How to self-talk athlete style

What is it? 

Self-talk is something everyone does naturally. It is your inner voice that keeps an internal monologue of thoughts. These are the ultimate source of your emotions and mood. The conversations you have with yourself can be destructive or beneficial. They influence how you feel about yourself and how you respond to events in your life.

How does it work? 

Positive self-talk is a powerful tool for curbing negative emotions. People who can master positive self-talk are thought to be more:

  • Confident
  • Motivated
  • Productive
  • Happy

Source: ABC Horizon

But perhaps most importantly, more content.

People who positively self-talk may have mental skills that allow them to solve problems, think differently, and be more efficient at coping with hardships or challenges. This can reduce the harmful effects of stress and anxiety, leading to many positive health benefits such as:

  • Better cardiovascular health 
  • Improved immune function 
  • Higher dopamine levels 

When do athletes use it? 

Former pro-rider Shannon Malseed, tells us more. Shannon has competed and won at the highest level, becoming Australian national road champion in 2018. Since retirement she has become a human development coach, so is very well-placed to give more insight:

“It’s been a journey. When I was young it was actually fear-based. So, make sure you think positive things, otherwise something bad will happen. If you think bad things, bad things will happen. I had that belief for a long time and it still pokes out at some times. I learnt to say things like ‘I’m going to win this race’, or ‘I’m confident in myself’. But there was no agenda or structure. It was just if I caught myself thinking something bad, I would try and change it, bury it and suppress it rather than move through it.” 

“Moving on, I learnt about affirmations, the power of suggestion and the law of attraction on a deeper level. When I started intensely on self-talk was 2019 for the Olympics. 2020 Tokyo was a thing I wanted to go for. That actually didn’t happen, but the process taught me a lot.”

Source: Olympics

“I would tell myself 100 times a day that I was so proud to be an Olympian and represent my country. I would count on each finger one at a time, I’d do ten reps of ten in training.”

It was an intense practice when I was doing efforts. Having that mindset that was empowering and lifting me up, rather than reverting to what we normally think when under stress which is ‘shit this hurts, I can’t do this, I’m no good at this’. I really practiced to change those thoughts.”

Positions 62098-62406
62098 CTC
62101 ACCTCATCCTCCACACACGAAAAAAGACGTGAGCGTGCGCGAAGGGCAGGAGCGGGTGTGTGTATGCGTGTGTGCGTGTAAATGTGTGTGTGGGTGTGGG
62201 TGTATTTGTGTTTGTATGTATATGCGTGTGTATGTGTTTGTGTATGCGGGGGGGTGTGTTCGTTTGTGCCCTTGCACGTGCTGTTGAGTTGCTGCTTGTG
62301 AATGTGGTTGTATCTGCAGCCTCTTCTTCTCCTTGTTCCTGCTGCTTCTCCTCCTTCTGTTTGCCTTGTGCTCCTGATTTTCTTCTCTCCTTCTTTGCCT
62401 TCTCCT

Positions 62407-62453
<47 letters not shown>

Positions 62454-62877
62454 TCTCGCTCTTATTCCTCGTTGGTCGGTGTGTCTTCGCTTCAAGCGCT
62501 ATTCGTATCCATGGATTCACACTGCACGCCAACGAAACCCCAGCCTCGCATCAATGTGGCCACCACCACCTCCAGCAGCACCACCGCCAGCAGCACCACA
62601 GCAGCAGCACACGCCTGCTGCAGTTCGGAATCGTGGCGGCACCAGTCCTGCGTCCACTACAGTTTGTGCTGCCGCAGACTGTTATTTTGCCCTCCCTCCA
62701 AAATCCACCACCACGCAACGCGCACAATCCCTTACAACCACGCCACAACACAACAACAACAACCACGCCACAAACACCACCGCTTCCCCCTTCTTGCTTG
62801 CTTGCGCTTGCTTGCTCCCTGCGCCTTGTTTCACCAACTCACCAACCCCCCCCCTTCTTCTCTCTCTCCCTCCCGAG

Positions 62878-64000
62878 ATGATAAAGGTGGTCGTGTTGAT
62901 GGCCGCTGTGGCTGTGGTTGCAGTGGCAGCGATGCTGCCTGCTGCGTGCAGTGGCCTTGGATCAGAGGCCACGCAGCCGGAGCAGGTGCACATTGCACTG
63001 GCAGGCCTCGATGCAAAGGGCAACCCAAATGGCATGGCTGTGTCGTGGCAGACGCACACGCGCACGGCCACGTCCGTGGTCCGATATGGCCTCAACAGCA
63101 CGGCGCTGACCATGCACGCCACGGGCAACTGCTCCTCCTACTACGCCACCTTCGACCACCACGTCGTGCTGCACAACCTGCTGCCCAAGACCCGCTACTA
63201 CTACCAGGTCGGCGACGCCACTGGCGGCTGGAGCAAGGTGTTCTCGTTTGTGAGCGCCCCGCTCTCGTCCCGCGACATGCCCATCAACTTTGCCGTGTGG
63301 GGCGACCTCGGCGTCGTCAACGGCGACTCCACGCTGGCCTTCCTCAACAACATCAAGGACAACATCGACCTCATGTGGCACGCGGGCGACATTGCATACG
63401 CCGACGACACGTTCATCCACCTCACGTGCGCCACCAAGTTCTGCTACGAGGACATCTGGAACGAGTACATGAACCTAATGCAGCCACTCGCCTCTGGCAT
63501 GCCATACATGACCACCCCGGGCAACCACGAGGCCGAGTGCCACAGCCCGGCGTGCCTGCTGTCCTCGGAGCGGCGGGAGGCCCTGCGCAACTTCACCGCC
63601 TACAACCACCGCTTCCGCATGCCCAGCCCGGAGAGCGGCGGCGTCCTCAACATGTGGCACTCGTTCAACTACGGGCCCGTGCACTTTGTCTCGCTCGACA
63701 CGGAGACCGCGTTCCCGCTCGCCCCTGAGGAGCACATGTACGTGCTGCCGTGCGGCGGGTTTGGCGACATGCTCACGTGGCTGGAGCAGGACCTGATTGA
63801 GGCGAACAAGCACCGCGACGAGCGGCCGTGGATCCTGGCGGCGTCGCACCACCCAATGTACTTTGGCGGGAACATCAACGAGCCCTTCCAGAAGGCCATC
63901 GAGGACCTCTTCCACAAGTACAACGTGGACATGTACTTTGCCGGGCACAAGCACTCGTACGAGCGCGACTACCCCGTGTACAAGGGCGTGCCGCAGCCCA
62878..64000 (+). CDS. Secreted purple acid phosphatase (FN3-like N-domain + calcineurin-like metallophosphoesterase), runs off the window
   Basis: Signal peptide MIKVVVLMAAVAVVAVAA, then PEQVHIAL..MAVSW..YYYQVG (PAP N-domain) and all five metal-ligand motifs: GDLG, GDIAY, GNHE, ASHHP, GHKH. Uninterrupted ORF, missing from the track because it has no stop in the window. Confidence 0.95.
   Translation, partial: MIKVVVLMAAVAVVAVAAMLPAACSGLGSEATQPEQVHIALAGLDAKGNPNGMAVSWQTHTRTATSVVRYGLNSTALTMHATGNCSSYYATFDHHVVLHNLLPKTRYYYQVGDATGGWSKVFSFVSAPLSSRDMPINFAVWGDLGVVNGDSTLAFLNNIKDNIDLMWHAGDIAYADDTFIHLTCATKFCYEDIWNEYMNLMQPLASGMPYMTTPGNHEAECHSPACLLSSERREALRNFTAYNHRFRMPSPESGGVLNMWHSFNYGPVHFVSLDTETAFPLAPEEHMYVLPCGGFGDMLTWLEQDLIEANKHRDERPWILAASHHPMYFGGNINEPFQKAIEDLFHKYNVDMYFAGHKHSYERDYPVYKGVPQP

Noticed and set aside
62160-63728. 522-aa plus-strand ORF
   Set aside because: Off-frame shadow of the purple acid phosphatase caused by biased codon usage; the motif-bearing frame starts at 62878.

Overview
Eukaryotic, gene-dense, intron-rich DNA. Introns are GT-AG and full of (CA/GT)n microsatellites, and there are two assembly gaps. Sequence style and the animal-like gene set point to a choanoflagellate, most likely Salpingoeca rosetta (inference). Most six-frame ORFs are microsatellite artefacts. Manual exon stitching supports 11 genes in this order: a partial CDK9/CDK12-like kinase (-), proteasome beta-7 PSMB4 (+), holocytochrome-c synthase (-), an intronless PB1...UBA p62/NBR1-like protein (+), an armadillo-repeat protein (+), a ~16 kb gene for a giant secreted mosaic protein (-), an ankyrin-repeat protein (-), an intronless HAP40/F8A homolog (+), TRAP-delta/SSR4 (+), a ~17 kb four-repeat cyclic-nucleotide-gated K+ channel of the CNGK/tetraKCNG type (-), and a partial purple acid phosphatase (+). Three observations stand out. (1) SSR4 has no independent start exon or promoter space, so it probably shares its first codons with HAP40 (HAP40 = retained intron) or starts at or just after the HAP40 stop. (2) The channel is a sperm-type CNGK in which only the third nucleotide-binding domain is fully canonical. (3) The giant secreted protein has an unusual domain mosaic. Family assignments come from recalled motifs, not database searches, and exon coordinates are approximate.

“But I also did a lot of work on detachment from the result. The fact that I was affirming that I was going to be an Olympian was an important goal for me, but it wasn’t coming from a place of attachment to whether or not that was going to happen, I just knew that it was changing the way I showed up, and my physiology and my energy levels to get out on the bike to do another training session when I perhaps didn’t feel up to it.

“Rather than buying into the feeling that I wasn’t good enough, it was like ‘no I’m an Olympian’ and when things were tough it was like ‘what would my Olympic self do today? They’d get on the bike and do the training session to the best of my ability’.” 

I also had affirmations;

  • I am strong
  • I am calm 
  • I am powerful 
  • I am free

“I went deep into those and deconstructed what they meant for me so every time I said them I knew what they meant. I’d say them in training. These were all performance driven, and now I’m not racing anymore I have ones that are not.” 

“At the beginning you don’t believe what you’re saying to yourself. It feels very unnatural, but you fake it till you make it, and that might sound negative, but in this context, it is what affirmations are.”

“In the end I didn’t believe I was an Olympian because I wasn’t, but I think you can’t wait until someone gives you a pro contract until you show up as a professional athlete, and that’s what I took out of affirming I was an Olympian, it wasn’t believing I am an Olympian, as that would be a delusion, but I was showing up like I needed to, to fulfill that dream.” 

How can I use it? 

Positive self-talk takes practice and hard work, but it’s worth it as over time you can learn to shift your inner dialogue to be more encouraging and uplifting. Here’s a few tips on how;

  • Identify negative self-talk traps: certain scenarios may increase your self-doubt and lead to negative self-talk. Pinpointing when you experience the most negative self-talk can help you anticipate, prepare and nip it in the bud
  • Check in with your feelings: stop during events or bad days and evaluate your self-talk. Is it becoming negative? How can you turn it around?
  • Use milder wording, to switch to more neutral or positive talk: for example, replace ‘makes me angry’ with ‘irritates me’ 
  • Turn limiting thoughts to questions: instead of ‘I can’t do this’, try ‘how can I do this?’
  • Find affirmations that work for you: think about what is important to you and your goals, everyone’s will be different. Mine are;
    • I stand here in my power
    • I am enough 

If you are interested in delving into this topic more, check out Shannon’s website!